PLease disseminate to those interested in science and journamism.
The Diversity Fellowships in Environmental Reporting is a 42-week fellowship program that provides traditionally under-represented racial and ethnic minority journalists with an opportunity to learn basic science, gain environmental research and reporting skills, and apply new knowledge and skills in a 38-week reporting assignment.
The Diversity Fellowships program consists of four weeks of independent study at the University of Rhode Island's Graduate School of Oceanography with science faculty mentors, including an orientation and immersion workshop that integrates science and environmental justice issues; and 38 weeks of reporting on science and the environment with reporter and editor mentors. Fellows may work in radio, television, and print outlets such as The American Prospect; The Boston Globe; Chicago Tribune/chicagotribune.com; The Christian Science Monitor; EarthSky Communications; High Country News; Los Angeles Times; Minnesota Public Radio; National Geographic; NOVA Science Television; The Providence Journal; Sacramento Bee; Salon.com; PRI's The World; and Talk of the Nation: Science Friday.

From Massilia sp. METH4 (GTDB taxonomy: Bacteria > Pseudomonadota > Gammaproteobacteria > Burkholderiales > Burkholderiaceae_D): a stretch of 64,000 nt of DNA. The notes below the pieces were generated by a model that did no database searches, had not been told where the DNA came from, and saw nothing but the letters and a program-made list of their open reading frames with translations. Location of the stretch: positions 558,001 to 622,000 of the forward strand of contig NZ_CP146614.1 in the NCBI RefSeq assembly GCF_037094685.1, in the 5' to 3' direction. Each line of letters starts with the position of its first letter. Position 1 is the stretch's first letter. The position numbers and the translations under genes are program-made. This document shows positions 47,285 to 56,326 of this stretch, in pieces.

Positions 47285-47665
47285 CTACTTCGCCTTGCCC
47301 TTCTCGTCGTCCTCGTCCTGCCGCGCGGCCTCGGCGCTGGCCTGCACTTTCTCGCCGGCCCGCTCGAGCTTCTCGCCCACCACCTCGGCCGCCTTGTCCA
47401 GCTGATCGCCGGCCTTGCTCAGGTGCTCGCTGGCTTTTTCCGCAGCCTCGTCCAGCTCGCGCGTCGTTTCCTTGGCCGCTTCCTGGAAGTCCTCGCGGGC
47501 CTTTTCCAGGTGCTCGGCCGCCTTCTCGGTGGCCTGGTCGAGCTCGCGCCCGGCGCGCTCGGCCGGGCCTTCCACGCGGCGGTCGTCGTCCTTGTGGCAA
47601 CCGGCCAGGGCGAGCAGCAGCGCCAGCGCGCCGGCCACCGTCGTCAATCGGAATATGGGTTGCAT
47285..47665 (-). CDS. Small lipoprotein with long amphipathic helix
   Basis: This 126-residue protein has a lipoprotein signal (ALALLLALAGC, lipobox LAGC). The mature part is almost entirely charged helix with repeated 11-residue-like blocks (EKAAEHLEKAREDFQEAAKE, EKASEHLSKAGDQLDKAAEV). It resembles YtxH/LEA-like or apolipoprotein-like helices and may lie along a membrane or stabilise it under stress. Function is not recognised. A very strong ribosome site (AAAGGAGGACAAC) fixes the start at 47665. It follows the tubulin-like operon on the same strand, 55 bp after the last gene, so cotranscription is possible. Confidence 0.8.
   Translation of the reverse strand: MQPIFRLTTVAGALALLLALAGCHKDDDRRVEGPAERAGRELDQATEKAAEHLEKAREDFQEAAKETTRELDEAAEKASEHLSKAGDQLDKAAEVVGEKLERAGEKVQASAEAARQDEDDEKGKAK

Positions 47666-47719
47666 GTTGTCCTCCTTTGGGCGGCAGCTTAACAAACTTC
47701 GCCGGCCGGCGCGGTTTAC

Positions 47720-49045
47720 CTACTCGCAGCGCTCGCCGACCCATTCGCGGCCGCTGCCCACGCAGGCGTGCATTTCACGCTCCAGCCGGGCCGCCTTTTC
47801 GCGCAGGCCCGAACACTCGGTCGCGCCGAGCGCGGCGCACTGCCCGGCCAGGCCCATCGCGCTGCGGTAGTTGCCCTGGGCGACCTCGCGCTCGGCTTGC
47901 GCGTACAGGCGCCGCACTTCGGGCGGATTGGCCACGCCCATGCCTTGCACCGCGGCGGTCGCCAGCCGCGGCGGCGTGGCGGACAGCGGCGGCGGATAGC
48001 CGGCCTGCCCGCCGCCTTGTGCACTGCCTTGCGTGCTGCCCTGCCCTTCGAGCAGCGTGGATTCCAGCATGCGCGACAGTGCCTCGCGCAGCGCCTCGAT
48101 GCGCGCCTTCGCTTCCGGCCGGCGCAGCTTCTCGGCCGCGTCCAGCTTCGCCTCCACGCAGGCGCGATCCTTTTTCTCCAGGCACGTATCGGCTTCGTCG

The fellowship includes a $30,000 stipend paid over ten months and limited travel support. The stipend does not include health benefits.
Eligible journalists must have a minimum of one year of professional journalism experience, U.S. citizenship, and a demonstrated interest in improving their environmental and science reporting skills.
The Diversity Fellowships in Environmental Reporting are currently funded by a grant from the Geosciences Division of the National Science Foundation (see news release). The number of fellowships to be offered for the 2009-2010 class will depend upon funding.